However, even if Ms Rousseff is impeached, Brazil’s new government will have a very small window to pass meaningful reforms, analysts warn.
Obtaining a quorum in Brazil’s lower house will be significantly reduced until the country’s municipal elections in October with 15-20 per cent of lawmakers running for positions and many more spending time in constituencies campaigning for family and friends, according to Eurasia.
In December Brazil will then shut down for its long Christmas break, which often extends to carnival celebrations at the end of February. Later in the year, infighting in congress will probably increase ahead of the 2018 presidential elections, says Carlos Melo, a political scientist at Insper, a university in São Paulo.
While Mr Temer may be able to pass a proposed constitutional amendment to freeze future public spending, much-needed changes to Brazil’s bloated pension system are expected to be painfully slow. “They need to at least discuss the retirement age — reforms in Brazil are always incremental but they need to at least show that things are beginning to change,” says Mr Melo.
Then there have been the Rio games, which have suffered numerous glitches, from athletes being robbed to empty seats in stadiums. But Brazil’s Olympics have largely avoided the organisational disaster some had feared.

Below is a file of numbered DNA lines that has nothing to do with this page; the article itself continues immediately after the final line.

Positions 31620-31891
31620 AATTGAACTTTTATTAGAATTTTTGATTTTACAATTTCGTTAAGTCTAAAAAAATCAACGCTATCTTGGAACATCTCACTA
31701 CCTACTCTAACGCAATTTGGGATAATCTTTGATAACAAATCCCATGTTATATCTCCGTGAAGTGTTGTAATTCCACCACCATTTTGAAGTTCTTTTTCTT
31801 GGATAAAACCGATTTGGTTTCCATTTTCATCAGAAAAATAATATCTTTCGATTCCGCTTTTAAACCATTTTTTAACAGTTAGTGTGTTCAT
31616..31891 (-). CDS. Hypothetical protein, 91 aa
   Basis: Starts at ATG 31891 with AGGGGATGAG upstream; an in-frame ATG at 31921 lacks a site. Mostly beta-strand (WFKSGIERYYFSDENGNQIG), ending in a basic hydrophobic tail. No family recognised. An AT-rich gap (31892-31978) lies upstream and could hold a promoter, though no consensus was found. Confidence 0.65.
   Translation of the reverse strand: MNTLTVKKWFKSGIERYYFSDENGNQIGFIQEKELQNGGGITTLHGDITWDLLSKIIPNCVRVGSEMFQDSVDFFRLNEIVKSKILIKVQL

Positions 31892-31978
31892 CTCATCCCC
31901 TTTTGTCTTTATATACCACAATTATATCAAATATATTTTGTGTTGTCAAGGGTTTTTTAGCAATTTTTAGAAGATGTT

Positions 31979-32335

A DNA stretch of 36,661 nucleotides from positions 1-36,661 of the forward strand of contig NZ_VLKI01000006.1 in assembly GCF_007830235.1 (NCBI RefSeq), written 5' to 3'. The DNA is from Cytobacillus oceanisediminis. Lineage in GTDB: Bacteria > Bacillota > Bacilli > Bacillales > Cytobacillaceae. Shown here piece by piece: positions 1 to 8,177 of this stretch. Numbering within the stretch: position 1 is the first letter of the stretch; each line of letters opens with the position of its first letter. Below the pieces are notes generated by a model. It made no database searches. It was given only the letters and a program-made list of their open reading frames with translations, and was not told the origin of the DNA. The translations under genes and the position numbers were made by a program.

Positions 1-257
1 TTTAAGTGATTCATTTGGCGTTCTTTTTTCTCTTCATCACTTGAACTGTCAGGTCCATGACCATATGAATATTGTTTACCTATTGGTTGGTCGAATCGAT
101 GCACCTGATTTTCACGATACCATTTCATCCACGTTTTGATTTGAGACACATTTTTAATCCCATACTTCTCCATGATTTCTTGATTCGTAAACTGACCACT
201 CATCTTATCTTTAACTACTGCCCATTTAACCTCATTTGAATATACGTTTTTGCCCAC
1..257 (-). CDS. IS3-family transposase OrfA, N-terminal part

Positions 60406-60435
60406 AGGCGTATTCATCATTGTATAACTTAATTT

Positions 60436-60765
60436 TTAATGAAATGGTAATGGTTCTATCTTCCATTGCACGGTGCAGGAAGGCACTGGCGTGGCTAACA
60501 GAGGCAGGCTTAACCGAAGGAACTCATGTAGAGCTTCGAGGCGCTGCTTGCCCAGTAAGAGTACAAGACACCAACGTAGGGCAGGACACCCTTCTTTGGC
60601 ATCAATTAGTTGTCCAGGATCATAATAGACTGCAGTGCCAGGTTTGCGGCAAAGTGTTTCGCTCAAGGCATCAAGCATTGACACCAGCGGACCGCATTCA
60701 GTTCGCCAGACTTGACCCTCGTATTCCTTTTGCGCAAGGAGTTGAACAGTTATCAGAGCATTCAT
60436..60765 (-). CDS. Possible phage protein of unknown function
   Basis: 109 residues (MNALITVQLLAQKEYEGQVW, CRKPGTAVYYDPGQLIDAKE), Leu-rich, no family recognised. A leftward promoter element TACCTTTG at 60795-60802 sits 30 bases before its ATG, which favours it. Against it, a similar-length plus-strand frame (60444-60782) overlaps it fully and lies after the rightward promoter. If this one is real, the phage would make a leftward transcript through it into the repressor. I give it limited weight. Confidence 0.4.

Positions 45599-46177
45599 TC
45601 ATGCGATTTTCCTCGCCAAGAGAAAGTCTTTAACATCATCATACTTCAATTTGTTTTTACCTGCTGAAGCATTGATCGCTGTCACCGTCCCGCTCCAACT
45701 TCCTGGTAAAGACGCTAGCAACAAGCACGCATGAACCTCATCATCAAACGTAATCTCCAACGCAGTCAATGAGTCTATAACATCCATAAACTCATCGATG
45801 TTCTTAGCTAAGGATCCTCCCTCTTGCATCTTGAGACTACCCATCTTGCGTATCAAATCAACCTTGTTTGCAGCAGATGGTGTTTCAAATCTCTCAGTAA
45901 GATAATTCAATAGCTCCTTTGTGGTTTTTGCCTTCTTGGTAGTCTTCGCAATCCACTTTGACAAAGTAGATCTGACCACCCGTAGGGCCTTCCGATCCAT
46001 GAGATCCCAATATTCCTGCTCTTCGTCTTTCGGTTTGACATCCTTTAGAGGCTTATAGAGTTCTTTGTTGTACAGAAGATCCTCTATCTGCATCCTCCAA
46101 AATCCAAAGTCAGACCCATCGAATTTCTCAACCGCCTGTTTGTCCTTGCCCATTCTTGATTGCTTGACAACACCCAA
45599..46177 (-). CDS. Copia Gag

The progress of its men in the Olympic football tournament reflects the changing fortunes. Neymar was booed by his own fans after goalless draws against lowly South Africa and Iraq. But a winning run to the final has rekindled enthusiasm.
Brazil’s Seleção, the nickname given to the national team, still face major obstacles to earn redemption. They face the team it has come to fear most — Germany — in Sunday’s final.
For the political classes too, the real test will be producing results on the economy regardless of the outcome on the pitch. Ms Lima, the Brazil supporter, said: “In spite of all the festivities around the games, I don’t see a depoliticisation of people. Brazilians have learnt to separate sport from politics.”